• Advance Human Rights & Social, Economic, & Environmental Justice (one of the following courses):
    • AAAS 330/PAGS 330/REL 330 Mass Incarceration & Moral Vision
    • AAAS 356/HIST 356 (The Civil Rights Movement)
    • ENSU 141 Environment, Society, & Sustainability
    • ENSU 323 Environmental Ethics
    • HIST 351/PAGS 351 Workplace Justice
    • PSYC 356 Psychology of Prejudice
    • SPAN 202 Spanish for Social Justice) [topic varies & is taught in Spanish]
    • WGSS 3XX Sexual Violence & Social Context
  • Engage in Policy Practice (one of the following courses):
    • AAAS 340/PSYC 340 (Racism & Public Health)
    • EDUC 101 Introduction to Public Health
    • ENSU 322/POLS 322 Climate Policy
    • HIST 306/PAGS 306 History of Union Organizing
    • PHIL 363/ENST 363 Bioethics
    • POLS 121 Introduction to American Politics & Policy
    • PSYC 375 Foster Care in the United States
    • SOAN 333/PAGS 333 Medical Anthropology & Global Health
    • SOAN 335 Health, Medicine, & Society
  • Engage with Individuals, Families, Groups, Organizations, & Communities (one of the following courses):
    • MGMT 342 Leadership & Dealing with Difference
    • PAGS 343/MGMT 343 Conflict Resolution
    • PSYC 210 Social Psychology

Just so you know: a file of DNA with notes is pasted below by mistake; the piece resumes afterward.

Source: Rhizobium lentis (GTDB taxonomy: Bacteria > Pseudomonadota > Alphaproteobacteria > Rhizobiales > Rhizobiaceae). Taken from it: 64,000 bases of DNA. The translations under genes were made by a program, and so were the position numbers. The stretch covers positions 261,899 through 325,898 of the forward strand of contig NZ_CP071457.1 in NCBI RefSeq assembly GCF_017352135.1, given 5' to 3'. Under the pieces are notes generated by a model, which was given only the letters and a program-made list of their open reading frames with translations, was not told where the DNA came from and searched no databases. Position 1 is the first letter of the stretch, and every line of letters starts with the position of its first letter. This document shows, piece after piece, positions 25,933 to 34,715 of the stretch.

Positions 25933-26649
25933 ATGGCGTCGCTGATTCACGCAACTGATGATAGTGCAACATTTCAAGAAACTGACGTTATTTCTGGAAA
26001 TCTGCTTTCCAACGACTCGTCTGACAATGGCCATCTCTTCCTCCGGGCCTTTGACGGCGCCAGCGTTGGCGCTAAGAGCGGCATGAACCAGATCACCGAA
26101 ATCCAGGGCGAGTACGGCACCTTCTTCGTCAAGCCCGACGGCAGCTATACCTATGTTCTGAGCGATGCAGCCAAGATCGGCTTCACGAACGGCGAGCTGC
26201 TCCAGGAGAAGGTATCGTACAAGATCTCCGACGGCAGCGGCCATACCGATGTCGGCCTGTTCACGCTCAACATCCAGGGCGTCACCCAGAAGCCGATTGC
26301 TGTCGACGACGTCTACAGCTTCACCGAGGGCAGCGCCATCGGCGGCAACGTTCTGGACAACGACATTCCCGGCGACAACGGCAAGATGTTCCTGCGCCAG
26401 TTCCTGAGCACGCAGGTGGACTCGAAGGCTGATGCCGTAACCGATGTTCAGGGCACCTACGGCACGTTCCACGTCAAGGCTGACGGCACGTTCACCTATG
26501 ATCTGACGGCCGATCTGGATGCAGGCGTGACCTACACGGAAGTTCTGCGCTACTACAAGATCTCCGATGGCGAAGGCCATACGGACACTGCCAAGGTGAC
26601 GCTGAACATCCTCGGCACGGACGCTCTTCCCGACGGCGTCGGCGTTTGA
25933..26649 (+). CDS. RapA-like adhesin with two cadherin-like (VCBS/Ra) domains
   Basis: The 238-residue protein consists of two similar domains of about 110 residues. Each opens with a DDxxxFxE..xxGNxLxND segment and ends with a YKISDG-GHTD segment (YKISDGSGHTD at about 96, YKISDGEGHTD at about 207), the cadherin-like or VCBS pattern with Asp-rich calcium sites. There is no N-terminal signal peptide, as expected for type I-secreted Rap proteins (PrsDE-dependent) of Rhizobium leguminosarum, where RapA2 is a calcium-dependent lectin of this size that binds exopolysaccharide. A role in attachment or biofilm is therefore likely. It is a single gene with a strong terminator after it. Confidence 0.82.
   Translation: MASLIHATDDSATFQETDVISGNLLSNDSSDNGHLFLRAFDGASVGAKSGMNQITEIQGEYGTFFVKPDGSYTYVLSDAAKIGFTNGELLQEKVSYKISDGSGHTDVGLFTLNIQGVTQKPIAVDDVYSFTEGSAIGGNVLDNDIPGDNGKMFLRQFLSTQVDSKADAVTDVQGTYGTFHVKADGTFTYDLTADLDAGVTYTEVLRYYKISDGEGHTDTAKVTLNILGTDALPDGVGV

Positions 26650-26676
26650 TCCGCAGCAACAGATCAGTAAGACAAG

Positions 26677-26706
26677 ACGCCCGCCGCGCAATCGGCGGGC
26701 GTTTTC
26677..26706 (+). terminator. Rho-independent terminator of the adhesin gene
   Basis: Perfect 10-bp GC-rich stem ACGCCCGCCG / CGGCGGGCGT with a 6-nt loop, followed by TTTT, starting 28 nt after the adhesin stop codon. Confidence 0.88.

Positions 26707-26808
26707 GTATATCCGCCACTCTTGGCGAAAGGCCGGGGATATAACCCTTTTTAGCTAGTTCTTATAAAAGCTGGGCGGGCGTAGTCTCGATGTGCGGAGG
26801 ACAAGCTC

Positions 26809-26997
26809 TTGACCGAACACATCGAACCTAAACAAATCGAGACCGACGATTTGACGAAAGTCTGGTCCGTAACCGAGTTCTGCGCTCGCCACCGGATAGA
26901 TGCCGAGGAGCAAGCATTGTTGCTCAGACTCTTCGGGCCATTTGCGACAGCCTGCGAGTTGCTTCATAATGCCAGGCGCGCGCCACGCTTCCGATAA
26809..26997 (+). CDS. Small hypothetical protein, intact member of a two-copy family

• PSYC 363 Developmental Psychopathology
    • PSYC 366 Cradle & Grave
    • PSYC 378 Psychoactive Drugs & Behavior
    • SOAN 140 Urban Sociology
    • SOAN 3XX The Family, Social Welfare, & Society

Complete at least 2 of the competency courses at the 300-level. Competency courses must be taken across at least two departments.

Total requirement: 13 courses (41-46 credits).


The course will introduce students to the many roles social workers play in the U.S. Students will be introduced to social work practice and will discuss issues of diversity, social justice and oppression. They will learn about strengths-based, culturally competent approaches to problem-solving as a social worker.

In conjunction with the Senior Capstone (SOSV 488), students will do an 8-hour per week internship with a local organization. Prerequisites: SOSV 101; senior standing or permission of instructor. Co-requisite is SOSV 488.

SOSV 488 SENIOR CAPSTONE (3 credits)
In this culminating course, students will receive off-site supervision of their internship experience from the instructor. Students will integrate their internship experiences with theory. Students will also learn from one another as they serve in their internship sites. Prerequisites: SOSV 101; senior standing or permission of instructor. Co-requisite is SOSV 481.

Earlham College, an independent, residential college, aspires to provide the highest-quality undergraduate education in the liberal arts and sciences, shaped by the distinctive perspectives of the Religious Society of Friends (Quakers).

Earlham College
801 National Road West
Richmond, Indiana
1-765-983-1200 — Main Switchboard
1-800-EARLHAM (327-5426) — Admission


Earlham admits students of any race, color, national and ethnic origin, age, gender and sexual orientation to all the rights, privileges, programs, and activities generally accorded or made available to students at the school. It does not discriminate on the basis of race, color, national and ethnic origin, age, gender and sexual orientation in administration of its educational policies, admissions policies, scholarship and loan programs, and athletic and other school-administered programs.